The dean of the Capitol press corps, senior executive editor Paul Burka joined the staff of Texas Monthly one year after the magazine’s founding, in 1973. For nearly forty years he has led the magazine’s political coverage and spearheaded its storied roundup of the Best and Worst Legislators each biennium. A lifelong Texan, he was born in Galveston, graduated from Rice University with a B.A. in history, and received a J.D. from the University of Texas School of Law.
Burka is a member of the State Bar of Texas and spent five years as an attorney with the Texas Legislature, where he served as counsel to the Senate Natural Resources Committee.
Burka won a National Magazine Award for reporting excellence in 1985 and the American Bar Association’s Silver Gavel Award. He is a member of the Texas Institute of Letters and teaches at the Lyndon B. Johnson School of Public Affairs at the University of Texas at Austin. He is also a frequent guest discussing politics on national news programs on MSNBC, Fox, NBC, and CNN.
The looming clash between Republican gubernatorial candidates Rick Perry and Kay Bailey Hutchison may not be as fearsome as the storied Ali-Frazier bout, but it’s the heavyweight showdown every Texas political junkie has been waiting for.
How it works, what it means, and why Tom Craddick may not end up holding the gavel this time around.
The damage done by Hurricane Ike to Galveston, my beloved hometown, is in many ways worse than you’ve read about. And I’m not only talking about the physical devastation.
You may think you know how the Obama-McCain battle
in Texas is going to turn out. You may even be right. But
the more important outcome is down-ballot, where two
dozen or so races—and the future of politics and
policy here—will be affected by what happens at
the top of the ticket.
Every family has its myths. Some are intended to reveal, and some are intended to conceal, and sometimes the intentions can get confused. The problem with myth, however, is that it can overpower history. That’s what happened in the case of my father, who died when I was four. Only when I finally learned the truth about him could I come to appreciate him as a real person.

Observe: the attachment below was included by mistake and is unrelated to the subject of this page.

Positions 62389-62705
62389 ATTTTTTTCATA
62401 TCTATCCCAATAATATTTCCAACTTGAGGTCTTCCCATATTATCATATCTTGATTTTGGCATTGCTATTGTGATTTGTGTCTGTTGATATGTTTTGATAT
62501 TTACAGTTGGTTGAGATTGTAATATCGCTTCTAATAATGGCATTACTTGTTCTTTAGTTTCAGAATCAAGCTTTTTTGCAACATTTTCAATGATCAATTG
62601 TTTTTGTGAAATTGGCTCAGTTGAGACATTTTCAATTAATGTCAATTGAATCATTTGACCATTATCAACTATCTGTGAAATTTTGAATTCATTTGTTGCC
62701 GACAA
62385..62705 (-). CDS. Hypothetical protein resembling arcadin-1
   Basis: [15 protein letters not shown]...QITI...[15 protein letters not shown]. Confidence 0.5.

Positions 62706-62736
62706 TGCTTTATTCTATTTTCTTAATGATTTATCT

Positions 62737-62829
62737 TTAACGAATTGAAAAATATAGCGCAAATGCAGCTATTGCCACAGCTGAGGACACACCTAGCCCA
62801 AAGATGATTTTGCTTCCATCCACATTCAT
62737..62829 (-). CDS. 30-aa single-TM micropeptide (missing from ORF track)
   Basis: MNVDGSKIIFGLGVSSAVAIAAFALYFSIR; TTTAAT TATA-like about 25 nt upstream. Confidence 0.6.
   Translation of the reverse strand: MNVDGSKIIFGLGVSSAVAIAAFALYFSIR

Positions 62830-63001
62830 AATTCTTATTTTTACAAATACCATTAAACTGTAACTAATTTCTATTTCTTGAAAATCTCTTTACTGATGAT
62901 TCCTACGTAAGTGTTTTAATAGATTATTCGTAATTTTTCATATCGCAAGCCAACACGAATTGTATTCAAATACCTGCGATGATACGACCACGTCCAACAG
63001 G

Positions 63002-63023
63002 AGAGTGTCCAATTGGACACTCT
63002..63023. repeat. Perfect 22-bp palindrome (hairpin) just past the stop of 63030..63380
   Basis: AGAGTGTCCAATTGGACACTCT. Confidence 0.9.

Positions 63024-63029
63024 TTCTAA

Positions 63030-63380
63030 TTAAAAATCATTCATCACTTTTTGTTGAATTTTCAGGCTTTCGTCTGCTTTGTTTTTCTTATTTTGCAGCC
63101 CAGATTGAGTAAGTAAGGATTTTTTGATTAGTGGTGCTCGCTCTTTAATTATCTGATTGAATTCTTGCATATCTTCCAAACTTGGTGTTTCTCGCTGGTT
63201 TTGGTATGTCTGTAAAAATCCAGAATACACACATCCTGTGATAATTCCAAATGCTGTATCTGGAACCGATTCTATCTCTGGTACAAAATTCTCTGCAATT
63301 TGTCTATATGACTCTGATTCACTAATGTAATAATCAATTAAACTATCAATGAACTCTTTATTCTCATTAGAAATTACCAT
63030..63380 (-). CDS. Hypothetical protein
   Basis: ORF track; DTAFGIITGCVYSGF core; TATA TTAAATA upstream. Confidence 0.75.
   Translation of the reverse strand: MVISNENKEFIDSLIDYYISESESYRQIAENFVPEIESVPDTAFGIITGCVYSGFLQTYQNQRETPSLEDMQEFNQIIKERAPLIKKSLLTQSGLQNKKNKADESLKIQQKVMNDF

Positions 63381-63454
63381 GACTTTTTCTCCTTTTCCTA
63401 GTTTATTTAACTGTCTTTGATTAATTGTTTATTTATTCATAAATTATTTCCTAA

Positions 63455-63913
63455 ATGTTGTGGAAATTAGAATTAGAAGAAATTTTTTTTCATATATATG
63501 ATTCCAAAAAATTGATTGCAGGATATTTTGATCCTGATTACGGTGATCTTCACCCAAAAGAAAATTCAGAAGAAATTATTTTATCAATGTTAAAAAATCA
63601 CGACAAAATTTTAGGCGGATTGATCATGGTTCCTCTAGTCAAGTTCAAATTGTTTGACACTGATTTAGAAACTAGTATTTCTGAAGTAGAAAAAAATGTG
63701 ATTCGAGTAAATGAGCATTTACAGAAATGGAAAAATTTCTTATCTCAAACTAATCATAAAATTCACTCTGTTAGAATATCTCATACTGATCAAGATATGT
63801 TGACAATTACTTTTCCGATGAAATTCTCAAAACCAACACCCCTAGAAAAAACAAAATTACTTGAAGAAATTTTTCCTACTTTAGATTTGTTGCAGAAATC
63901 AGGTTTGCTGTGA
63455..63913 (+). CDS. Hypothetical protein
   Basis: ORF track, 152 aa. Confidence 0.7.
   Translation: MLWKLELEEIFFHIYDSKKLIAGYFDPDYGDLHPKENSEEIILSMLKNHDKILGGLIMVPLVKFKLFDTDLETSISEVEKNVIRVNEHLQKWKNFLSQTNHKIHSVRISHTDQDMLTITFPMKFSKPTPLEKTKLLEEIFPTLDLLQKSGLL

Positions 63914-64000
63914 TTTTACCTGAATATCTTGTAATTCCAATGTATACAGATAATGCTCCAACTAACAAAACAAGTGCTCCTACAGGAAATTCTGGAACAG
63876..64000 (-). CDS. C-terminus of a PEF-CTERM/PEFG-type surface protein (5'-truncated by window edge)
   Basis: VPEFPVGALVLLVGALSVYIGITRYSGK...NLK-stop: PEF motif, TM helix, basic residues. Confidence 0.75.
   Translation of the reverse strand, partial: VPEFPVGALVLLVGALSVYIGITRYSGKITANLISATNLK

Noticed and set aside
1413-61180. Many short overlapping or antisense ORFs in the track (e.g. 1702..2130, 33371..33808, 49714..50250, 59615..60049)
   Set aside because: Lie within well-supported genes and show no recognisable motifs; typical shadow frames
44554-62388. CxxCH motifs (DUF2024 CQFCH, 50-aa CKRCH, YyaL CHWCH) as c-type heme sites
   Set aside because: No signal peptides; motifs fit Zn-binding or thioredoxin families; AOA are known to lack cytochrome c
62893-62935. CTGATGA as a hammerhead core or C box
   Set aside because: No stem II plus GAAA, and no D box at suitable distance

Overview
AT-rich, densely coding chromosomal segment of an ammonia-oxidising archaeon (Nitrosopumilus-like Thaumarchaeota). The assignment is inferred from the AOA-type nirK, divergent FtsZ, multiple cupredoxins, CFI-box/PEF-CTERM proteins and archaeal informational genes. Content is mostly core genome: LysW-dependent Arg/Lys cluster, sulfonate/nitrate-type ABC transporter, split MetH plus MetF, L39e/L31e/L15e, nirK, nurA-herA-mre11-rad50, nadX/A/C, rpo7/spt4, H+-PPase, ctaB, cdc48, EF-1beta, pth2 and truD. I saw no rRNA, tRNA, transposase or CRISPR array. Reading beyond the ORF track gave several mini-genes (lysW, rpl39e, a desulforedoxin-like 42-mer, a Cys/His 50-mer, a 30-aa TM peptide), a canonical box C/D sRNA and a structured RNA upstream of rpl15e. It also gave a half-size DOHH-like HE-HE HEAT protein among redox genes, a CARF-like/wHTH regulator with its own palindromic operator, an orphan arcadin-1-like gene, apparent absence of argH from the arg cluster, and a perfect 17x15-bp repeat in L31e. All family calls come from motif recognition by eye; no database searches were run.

Summer vacation is right around the corner, but that doesn’t mean you should panic. We’ve rounded up 68 of our favorite things to do with your toddlers, teens, and every kid in between. Dance the hokey pokey. Rope a horse. Eat way too many hot dogs. Zip down a waterslide. And yes, feed the animals.
The first Hispanic to lead Texas will be a Basque jai alai phenom, Dallas attorney, and Democratic state representative whose election, in 2018, will relegate the GOP to semi- permanent minority status. Wanna bet?
John Cornyn won a U.S. Senate seat in 2002 by pledging allegiance to George W. Bush and riding a Republican wave to victory. But neither the president nor the wave is as strong six years later, and Cornyn’s bid for reelection may not be either.
The best way to visit the Capitol, the state’s grandest public building, is to take the 45-minute guided tour. But there is much more to see if you know what to look for, and I’m going to tell you precisely that.
In four years as president of Texas A&M University, former CIA director Robert M. Gates—who knows a thing or two about leading a strong, hidebound, misunderstood culture—has left few areas of campus life untouched. But putting sushi in the dining halls is nothing compared with overhauling the Aggie brand.
As weird as the 2006 governor’s race undeniably is, the goals of all four major candidates are remarkably mundane: Rick Perry wants nothing less than to be the longest-serving chief executive in the state’s history; Carole Keeton Strayhorn means to move her “One Tough Grandma” act into the big house across from the Capitol; Chris Bell craves respect, for himself and his depleted party; and Kinky Friedman intends to lead his band of unlikely voters in a rousing chorus of “Adiós, mofo!”
He blames the Democrats, the press, Ronnie Earle, the bloggers—the list goes on. But in the end, what did in the most powerful Texan in Washington was his own excess.
Remember what Ronald Reagan said about Republicans not speaking ill of other Republicans? How quaint.
The Gulf carried mendacity in every molecule. Its beauty, its tranquillity, was all a lie. It had created Galveston, carved out its deepwater port, tempted us with the promise of greatness, and then betrayed us.
They’re obvious to everyone except, apparently, the people we elected to fix Texas. They include some easy solutions and at least one that will probably get me a lot of hate mail (but that doesn’t mean I’m wrong).